Recently The New York Times reported a dispute at a meeting in France of the Organization for Economic Cooperation and Development (OECD). The disagreement between France and the U.S. “centers on whether the organization will endorse giving workers a role in corporate management, as they have by law in some European countries but do not have in the United States.”
Here in the U.S. there are several examples of what the OECD calls “corporate governance.” The ones that come to mind are the Auto Workers union, which negotiated a union-designated board member at some companies, and my own Steelworkers union.
Personally, I think this is promoting and perpetuating an illusion for workers that there is something democratic about the corporate structure or that it can be addressed at the board level through benevolence or an uprising of stockholders.
The USWA negotiated concession contracts with several steel companies in the late 1980s and got a member on several corporate executive boards. Our own past International Union President Lynn Williams was on the board of Wheeling-Pittsburgh Steel. At Bethlehem Steel, where I worked, there was also a union-designated board member. Along with the stock we got for our concessions, this was supposed to be the example of workers’ involvement with owning and running the company. At the OECD they would call that corporate governance.
Well, when times got tough at Wheeling-Pitt the first person who got fired was Williams. Before Bethlehem went bankrupt and was bought by International Steel Group (ISG), we had accumulated two members on the board and thousands of dollars of phony stock through more concession bargaining. We were supposed to get the full value of the stock upon retirement. The union board members proved to be as useful as teats on a boar and after the bankruptcy our stock was almost worthless.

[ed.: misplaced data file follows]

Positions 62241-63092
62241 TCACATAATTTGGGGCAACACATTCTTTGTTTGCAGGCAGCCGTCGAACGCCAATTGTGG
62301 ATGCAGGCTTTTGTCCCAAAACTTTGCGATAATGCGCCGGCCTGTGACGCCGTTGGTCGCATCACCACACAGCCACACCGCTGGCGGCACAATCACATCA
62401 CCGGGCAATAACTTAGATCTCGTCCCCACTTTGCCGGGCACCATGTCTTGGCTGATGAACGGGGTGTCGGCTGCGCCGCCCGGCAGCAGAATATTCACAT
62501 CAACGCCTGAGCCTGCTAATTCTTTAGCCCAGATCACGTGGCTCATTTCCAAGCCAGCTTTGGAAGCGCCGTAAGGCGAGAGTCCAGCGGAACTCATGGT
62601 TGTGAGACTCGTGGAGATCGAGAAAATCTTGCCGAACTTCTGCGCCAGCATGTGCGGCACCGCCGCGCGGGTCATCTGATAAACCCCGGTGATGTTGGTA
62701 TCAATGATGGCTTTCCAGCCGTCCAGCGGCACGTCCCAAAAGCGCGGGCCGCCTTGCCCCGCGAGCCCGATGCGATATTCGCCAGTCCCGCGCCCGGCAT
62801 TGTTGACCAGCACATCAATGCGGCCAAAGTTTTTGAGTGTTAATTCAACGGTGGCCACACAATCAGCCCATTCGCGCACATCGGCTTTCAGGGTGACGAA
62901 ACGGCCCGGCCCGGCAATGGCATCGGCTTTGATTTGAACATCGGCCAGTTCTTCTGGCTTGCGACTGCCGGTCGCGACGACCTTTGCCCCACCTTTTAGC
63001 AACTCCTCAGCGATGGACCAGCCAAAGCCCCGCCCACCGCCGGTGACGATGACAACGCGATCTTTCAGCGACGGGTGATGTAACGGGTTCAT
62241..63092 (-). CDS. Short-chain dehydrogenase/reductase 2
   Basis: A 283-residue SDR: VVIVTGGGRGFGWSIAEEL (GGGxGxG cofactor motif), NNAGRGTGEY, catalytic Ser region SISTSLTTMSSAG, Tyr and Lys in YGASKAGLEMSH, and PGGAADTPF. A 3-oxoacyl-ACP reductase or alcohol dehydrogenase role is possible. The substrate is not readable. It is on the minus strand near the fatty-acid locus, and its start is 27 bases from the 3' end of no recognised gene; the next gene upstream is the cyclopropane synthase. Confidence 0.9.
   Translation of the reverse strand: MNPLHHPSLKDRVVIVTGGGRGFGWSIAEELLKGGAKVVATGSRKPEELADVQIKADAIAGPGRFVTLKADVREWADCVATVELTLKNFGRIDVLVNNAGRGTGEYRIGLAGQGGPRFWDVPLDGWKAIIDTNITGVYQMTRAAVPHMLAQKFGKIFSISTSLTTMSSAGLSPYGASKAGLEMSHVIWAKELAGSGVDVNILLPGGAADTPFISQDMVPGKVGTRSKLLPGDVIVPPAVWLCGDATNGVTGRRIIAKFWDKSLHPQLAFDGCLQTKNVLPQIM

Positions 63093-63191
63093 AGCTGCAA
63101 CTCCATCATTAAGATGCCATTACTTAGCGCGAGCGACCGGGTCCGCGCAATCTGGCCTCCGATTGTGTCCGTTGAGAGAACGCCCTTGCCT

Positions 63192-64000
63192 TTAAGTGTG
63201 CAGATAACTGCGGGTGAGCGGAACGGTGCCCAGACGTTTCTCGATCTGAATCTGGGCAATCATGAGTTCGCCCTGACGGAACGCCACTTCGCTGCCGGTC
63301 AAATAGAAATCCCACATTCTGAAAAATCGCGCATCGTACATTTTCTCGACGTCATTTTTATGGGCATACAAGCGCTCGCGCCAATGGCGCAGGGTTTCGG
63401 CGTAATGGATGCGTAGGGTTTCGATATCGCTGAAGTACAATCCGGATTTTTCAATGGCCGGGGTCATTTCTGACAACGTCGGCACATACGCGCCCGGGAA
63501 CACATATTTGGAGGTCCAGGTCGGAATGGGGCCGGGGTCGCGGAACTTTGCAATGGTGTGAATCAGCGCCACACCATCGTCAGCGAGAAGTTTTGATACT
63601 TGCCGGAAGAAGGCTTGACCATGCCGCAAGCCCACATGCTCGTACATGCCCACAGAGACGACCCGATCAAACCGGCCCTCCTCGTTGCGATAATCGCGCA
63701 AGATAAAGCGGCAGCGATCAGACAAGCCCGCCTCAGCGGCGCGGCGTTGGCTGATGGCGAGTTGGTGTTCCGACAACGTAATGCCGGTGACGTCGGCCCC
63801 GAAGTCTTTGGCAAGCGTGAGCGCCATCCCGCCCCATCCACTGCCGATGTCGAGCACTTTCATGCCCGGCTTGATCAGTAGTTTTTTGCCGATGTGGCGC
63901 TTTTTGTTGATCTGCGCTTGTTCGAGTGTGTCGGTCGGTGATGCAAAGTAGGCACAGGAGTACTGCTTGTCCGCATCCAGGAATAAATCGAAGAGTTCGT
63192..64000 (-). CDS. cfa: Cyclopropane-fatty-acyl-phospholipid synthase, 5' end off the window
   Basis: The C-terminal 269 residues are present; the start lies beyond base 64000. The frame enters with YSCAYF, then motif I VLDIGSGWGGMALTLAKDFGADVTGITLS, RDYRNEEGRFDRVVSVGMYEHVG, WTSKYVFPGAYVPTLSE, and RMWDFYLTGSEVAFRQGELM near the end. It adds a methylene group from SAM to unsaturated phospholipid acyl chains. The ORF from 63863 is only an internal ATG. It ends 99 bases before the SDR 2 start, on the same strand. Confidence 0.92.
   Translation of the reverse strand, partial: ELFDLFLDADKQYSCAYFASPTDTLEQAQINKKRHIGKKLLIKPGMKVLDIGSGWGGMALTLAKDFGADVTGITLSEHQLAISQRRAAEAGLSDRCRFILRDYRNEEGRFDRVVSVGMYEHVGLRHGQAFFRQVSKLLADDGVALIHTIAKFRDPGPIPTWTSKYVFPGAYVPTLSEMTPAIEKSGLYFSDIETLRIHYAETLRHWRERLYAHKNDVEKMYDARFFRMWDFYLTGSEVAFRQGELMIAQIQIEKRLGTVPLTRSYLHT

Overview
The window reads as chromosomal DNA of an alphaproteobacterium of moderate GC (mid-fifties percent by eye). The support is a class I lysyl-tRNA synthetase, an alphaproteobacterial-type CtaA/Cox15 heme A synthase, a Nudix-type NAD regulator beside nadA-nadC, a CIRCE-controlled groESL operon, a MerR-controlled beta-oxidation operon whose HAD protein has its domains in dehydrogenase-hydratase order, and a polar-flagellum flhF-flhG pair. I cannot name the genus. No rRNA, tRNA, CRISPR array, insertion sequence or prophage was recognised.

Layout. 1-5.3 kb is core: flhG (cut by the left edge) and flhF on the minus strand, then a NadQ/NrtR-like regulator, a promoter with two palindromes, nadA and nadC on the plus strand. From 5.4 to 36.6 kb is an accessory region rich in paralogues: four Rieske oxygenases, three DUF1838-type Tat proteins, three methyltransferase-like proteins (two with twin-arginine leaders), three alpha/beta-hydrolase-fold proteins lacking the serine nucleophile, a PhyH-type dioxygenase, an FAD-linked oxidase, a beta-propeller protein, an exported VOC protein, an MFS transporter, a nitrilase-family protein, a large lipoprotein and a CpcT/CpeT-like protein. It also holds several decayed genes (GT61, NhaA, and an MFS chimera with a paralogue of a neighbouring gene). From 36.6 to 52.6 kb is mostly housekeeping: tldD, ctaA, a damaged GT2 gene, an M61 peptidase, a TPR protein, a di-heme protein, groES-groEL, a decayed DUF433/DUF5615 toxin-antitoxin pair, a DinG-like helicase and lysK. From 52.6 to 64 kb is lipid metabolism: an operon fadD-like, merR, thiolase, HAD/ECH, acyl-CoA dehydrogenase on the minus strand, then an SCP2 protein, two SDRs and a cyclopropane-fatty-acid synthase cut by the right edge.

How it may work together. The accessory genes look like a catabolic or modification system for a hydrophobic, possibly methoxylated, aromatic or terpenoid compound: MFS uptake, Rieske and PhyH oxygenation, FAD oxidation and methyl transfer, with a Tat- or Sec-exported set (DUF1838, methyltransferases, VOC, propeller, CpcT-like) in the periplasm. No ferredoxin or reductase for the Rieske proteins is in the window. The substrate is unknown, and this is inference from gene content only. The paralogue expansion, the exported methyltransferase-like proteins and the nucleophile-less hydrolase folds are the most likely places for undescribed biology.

I saw a bulletin board where workers posted their stock checks that the bankruptcy court sent them. One check was for $0.01. That’s right, a check for a penny.
Then there’s Weirton Steel. It has an independent union that negotiated a landmark Employee Stock Option Plan in the early 1980s. The ESOP was held up to the rest of us as the example of the future – employees owning the plant. In reality, the workers floated loans through concessions to the same bosses that ran the company before, all of which was negotiated by the banks. Eventually the whole scheme fell apart, and just before it was sold to ISG the workers’ stake in the plant had dwindled to around 11 percent.
What is truly amazing is that the argument in France over the language is happening at all. It is some of the most milquetoast-like language that one has ever seen. The existing principles state: “Performance-enhancing mechanisms for employee participation should be permitted.” The compromise proposal is to change “permitted” to “encouraged.” Yet to have any statement is impermissible to the Bush administration and that is why they are opposing it.
It was also reported that the approach that some labor unions in Europe were taking was trying to discredit managers in hopes of gaining an advantage. John G. Evans, the general secretary of the Trade Union Advisory Committee to the OECD, told a conference on corporate governance at the French-American Foundation, “You almost need a new slogan, Capitalists and workers unite in the struggle against managers.”
The problem is that the corporate managers are doing the bidding of the capitalists. Workers’ interests aren’t the same as the capitalists’ and the only real control workers will have in running any steel or auto company will be when they are owned by the people and run for the benefit of the people. Profits will be used to build new schools and roads and hospitals. The name for that is not corporate governance; it’s socialism.
Paul Kaczocha is a steelworker in Indiana. He can be reached at email@example.com.